Tesla Motors Inc is on the edge of a great moment. In a short few hours CEO Elon Musk, fresh from a jam-packed tour of Europe, will unveil the Model X. It’s the third car that the EV firm has ever made, and the hype leading up to the launch is a sign that the firm has made it. Meanwhile traditional ICE car makers are trying to catch up, though not where you might think.
In a report this morning, Tuesday September 29, Reuters highlighted attempts by older car makers to bring a key Tesla Motors feature to their products. Over-the-air updates are one of the many features that Tesla Model S owners love, and it’s one that shows the strictures that Detroit has bound itself in.
Tesla Motors is lord of OTA
There aren’t major technical obstacles to putting OTA updates in an ICE car, even though the workings of a petrol car don’t lend themselves to software maintenance in the same way that Tesla Motors EVs do. There is, however, a major problem for sales people. Strategy Analytics consultant Roger Lanctot told Reuters that it was dealerships that were getting in the way of OTA rollout.
He said “It’s not in carmakers’ interest to annoy the dealer.” Those dealerships are in charge of software updates, and they get paid every time they hold onto a car for a few hours in order to make sure that the patch is installed correctly. In most cases that’s not a major problem, but when a major software issue emerges it’s a huge expense for car-makers who pay out of pocket for recalls.
Volkswagen, which is in the midst of a scandal related to some very special software it put on its cars, doesn’t have over the air updates. If it did the firm may not have had to recall more than 10 million cars in order to remove software designed to cheat the EPA.
It could just send out a software update that would lower emissions, though the resulting performance would likely result in more than one lawsuit. Volkswagen may have to do just that anyway, but it will have to pay mechanics to upgrade the software on every Beetle and Golf affected.
A recent piece of research from IHS on the subject found that savings from OTA updates would be worth as much as $35 billion in 2022. Those savings projections are finally turning many bigger car brands around on the idea of over-the-air updates, but Tesla Motors is far far ahead of the pack.
Tesla Motors makes cars better
OTA updates aren’t just for huge problems. Tesla Motors has added a whole host of features to the Model S with a simple overnight download. Better navigation, including handy tools to get rid of range anxiety, was one of the major updates in 2015, but there’s even more coming.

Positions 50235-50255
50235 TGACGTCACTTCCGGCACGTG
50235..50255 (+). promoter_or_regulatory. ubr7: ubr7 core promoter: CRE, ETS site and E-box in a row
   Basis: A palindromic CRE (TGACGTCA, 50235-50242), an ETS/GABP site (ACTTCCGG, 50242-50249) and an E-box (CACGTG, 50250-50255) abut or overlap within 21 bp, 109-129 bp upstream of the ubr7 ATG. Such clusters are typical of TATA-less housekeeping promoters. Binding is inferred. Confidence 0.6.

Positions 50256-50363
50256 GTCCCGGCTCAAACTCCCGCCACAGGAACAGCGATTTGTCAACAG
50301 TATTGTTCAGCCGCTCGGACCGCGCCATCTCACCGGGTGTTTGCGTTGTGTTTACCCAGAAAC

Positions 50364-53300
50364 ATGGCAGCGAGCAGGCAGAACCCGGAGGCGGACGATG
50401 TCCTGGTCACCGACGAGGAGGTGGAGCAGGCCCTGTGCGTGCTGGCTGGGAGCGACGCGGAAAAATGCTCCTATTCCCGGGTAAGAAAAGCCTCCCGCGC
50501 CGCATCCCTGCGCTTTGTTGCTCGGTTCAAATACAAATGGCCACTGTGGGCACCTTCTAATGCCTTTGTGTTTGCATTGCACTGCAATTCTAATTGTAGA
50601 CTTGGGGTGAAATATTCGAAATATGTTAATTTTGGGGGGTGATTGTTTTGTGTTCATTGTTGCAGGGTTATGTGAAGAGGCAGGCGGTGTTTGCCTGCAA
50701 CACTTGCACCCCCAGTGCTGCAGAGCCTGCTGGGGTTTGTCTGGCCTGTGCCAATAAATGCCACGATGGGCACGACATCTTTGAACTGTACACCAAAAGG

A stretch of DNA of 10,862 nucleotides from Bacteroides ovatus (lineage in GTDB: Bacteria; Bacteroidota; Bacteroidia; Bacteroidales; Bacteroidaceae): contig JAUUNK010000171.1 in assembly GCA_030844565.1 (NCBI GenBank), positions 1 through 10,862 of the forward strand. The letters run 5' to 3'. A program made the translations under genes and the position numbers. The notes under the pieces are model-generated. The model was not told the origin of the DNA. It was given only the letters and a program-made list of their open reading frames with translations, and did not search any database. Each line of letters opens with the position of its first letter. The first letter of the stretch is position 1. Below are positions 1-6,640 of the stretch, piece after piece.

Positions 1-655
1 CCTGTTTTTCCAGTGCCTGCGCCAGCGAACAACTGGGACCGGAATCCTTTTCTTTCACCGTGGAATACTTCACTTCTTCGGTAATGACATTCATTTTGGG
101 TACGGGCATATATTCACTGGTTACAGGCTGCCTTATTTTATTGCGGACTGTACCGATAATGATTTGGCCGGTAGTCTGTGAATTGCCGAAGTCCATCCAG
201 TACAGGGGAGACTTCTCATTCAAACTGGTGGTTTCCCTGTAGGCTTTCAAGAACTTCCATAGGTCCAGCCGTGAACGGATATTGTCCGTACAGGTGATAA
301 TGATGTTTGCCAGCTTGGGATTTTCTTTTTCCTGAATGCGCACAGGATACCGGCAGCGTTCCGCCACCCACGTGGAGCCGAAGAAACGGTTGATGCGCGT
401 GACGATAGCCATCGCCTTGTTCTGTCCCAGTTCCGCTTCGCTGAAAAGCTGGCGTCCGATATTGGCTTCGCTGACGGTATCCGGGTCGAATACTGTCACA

Autopilot, something Tesla Motors has been promising to Model S owners for a long time, will arrive in the same way. Elon Musk says in the next few weeks the update will roll out over the air. One morning a Tesla Motors Model S owner is going to wake up and the car will be able to park itself and keep a lane on the freeway.
Other car makers unable to bring bug fixes to their software over the air, and it’s clear why. Dealers don’t want to lose the lucrative service of bringing updates to cars. Tesla Motors is racing ahead as a result.
Tesla Motors is winning because it’s free
Tesla Motors doesn’t really have any technology that’s way ahead of the world’s car makers, and it is well behind on resources. Among those who know about the brand it is associated with strong positive feeling, but most of the US still doesn’t really know what Tesla Motors and Elon Musk do, despite that informative episode of South Park.
The Reuter’s piece on over-the-air updates, and how older car makers are having such a hard time getting the feature, which would save time and money and make drivers happier, into cars gives a lot of insight into why Tesla Motors is changing the market despite its major disadvantages.
At just twelve years old Tesla Motors doesn’t have a major network of interests that care about it. The firm has outright rejected the concept of a dealer in favor of vertical integration. Its service teams and salespeople are all employed directly and have little say in how Elon Musk decides to deal with repairs or sales.
The incentives also line up for Tesla Motors. While Volkswagen could have upped the price of the Golf in order to recoup the cost of a cleaner diesel engine and sold the e-Golf at a similar price, the firm chose instead to cheat the system. EVs at traditional car makers compete with the firm’s own core business.
Those selling them simply don’t have the right incentives to make them a success. A Volkswagen sales person can’t rip into a Golf in order to sell the e-Golf. They have to be even handed. Those selling the Tesla Motors Model X and Model S are able to really point out the flaws in an ICE car.
Tesla Motors doesn’t have a network of powerful businesses that rely on it for income. It doesn’t have another product that would be destroyed by trying to sell the Model S.
Tesla Motors is not bound by the kind of rules and incentives that keep normal auto-makers from building a better car. It only has two key decision making units, executives, lead by Musk, who say that revolution is more important than profit in the short term, and owners who have gone along with that idea in the hope of reaping huge rewards down the line.
At some point those decision-making units may turn against each other, or another powerful voice might distract Tesla Motors from its vision. For the time being, however, the firm is free and clear of that kind of complex bind.
Volkswagen, and the other firms that refuse to bring over-the-air updates to their cars, have not been able to find a way to escape them. Until they do, Tesla Motors will continue to surge ahead for as long as it can convince people that EVs are the answer to the world’s ills.